What you need to know about today's Greek election

Francesca Washtell
Sunday 25 January 2015 10:00
news

Greeks are taking to the polls to vote in a snap general election that could see Greece renegotiating its relationship with Europe.

With a stagnating economy and an unemployment figure of around 25 per cent, an exit poll on Sunday evening suggested the anti-austerity, radical left party Syriza will be the strong winner in a country growing weary of continual economic cuts.

Almost 10 million eligible voters will be electing a 300-member parliament, with the leftwing Syriza party currently tipped to win. Polls opened at 07.00 local time (05.00 GMT) and will close at 19.00 this evening, with the first exit polls expected immediately after voting ends.

Here's what you need to know about this pivotal election:

1. Why has a general election been called early?

In late December the Greek Prime Minister, Antonis Samaras, announced that the country would hold a general election 18 months early after the Greek parliament continually failed to elect a president.

After a third unsuccessful round of voting in which the lone presidential candidate, Stavros Dimas, failed to gain 180 votes in parliament, which would have given him the required majority to lead. In response, Samaras announced the snap election.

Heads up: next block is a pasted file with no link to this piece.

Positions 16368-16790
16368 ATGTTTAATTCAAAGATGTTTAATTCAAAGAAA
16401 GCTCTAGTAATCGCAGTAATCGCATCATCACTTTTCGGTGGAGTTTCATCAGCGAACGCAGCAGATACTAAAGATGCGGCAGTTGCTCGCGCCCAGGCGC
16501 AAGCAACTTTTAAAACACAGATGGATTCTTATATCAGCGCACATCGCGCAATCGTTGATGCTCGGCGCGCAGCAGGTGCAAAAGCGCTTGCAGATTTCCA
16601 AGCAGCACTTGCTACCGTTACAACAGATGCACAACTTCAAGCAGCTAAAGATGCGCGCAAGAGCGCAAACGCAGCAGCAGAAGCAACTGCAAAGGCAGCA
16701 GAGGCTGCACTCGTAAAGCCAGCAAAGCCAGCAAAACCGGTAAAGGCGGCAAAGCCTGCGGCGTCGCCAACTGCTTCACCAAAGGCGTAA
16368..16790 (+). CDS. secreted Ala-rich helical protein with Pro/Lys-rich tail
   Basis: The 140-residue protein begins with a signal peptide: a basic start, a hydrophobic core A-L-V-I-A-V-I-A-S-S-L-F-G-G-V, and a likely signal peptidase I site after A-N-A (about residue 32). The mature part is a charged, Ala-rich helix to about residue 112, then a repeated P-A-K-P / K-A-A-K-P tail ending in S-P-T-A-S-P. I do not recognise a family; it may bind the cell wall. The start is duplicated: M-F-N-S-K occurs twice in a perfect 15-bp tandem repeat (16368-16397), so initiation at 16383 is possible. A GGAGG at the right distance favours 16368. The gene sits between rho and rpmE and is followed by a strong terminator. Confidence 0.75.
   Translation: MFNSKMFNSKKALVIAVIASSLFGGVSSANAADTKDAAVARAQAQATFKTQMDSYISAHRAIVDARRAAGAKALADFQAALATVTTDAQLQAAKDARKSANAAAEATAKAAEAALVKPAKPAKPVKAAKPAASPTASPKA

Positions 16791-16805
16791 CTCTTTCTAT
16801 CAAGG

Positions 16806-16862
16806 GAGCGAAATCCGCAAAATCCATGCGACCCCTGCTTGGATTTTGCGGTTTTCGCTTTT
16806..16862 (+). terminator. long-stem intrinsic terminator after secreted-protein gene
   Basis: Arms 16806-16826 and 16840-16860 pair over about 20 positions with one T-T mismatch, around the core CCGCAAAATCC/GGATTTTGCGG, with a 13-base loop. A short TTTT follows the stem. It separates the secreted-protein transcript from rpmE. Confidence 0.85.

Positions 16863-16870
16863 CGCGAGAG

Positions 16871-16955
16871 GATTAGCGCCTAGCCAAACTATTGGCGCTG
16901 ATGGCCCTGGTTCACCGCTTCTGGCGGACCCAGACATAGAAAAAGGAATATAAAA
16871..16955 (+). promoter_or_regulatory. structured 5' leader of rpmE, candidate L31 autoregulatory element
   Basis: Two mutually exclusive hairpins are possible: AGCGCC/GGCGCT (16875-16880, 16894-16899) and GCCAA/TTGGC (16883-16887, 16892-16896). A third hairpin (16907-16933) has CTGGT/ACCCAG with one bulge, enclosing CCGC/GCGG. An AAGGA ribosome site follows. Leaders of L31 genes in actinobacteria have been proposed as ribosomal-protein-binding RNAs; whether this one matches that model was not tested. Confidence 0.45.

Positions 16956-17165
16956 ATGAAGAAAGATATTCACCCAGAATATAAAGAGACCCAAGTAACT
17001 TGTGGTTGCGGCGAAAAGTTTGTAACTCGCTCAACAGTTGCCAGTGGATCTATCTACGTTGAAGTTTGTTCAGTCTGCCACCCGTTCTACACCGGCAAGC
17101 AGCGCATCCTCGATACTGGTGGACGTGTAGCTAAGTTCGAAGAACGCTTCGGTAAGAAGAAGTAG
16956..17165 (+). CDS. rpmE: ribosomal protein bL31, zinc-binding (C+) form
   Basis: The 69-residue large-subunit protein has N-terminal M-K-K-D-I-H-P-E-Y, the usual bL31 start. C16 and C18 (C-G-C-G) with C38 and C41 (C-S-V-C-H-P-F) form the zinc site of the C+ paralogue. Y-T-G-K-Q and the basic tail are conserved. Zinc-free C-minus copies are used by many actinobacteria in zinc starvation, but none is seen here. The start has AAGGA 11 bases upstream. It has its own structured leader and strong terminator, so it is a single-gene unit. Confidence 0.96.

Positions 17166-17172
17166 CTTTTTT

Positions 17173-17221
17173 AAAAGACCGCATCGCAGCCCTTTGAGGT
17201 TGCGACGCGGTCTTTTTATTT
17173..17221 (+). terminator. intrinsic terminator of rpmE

2. Who are the main contenders?

The election is between the ruling centre-right party, New Democracy, headed by incumbent PM Antonis Samaras, and the leftwing, anti-austerity party Syriza, led by Alexis Tsipras.

New Democracy came to power in the June 2012 general election and, despite their belief that the Greek economy is recovering after six years of recession, Syriza has comfortably been topping pre-election polls.

3. Who are Syriza?

Syriza, which stands for the Coalition of the Radical Left, has come a long way since it was founded as an alliance in 2004 between disparate groups such as left-wing populist, green left and eurocommunist groups.

Led by the 40-year-old Alexis Tsipras, it has been the official opposition party and second largest party in parliament since the June 2012 general election. In May 2014 the party came first in the European elections with 26 per cent of the vote, ahead of New Democracy by 3 percentage points.

It has run this election pledging to renegotiate the huge EU bailout and the €317bn (£240bn) it still owes, stating it will do this by challenging the EU, trying to get the organisation to forgive its remaining debts and write off austerity further austerity measures.

4. What will happen if Syriza get in?

No ones knows for sure, but it looks as though if they get in Syriza will try their level best to reverse austerity and try to get their debts forgiven.

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